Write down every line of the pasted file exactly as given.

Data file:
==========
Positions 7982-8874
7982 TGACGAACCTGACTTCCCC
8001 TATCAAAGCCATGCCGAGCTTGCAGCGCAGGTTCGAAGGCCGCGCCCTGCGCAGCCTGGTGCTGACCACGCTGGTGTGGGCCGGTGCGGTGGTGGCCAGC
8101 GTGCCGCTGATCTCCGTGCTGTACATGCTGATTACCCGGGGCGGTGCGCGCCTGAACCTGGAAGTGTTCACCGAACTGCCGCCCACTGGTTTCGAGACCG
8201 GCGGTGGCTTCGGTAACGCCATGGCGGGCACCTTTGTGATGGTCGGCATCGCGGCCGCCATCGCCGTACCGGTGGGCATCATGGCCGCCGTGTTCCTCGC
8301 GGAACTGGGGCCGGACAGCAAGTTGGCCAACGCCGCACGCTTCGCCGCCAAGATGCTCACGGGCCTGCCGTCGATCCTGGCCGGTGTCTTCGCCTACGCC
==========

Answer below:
Positions 7982-8874
7982 TGACGAACCTGACTTCCCC
8001 TATCAAAGCCATGCCGAGCTTGCAGCGCAGGTTCGAAGGCCGCGCCCTGCGCAGCCTGGTGCTGACCACGCTGGTGTGGGCCGGTGCGGTGGTGGCCAGC
8101 GTGCCGCTGATCTCCGTGCTGTACATGCTGATTACCCGGGGCGGTGCGCGCCTGAACCTGGAAGTGTTCACCGAACTGCCGCCCACTGGTTTCGAGACCG
8201 GCGGTGGCTTCGGTAACGCCATGGCGGGCACCTTTGTGATGGTCGGCATCGCGGCCGCCATCGCCGTACCGGTGGGCATCATGGCCGCCGTGTTCCTCGC
8301 GGAACTGGGGCCGGACAGCAAGTTGGCCAACGCCGCACGCTTCGCCGCCAAGATGCTCACGGGCCTGCCGTCGATCCTGGCCGGTGTCTTCGCCTACGCC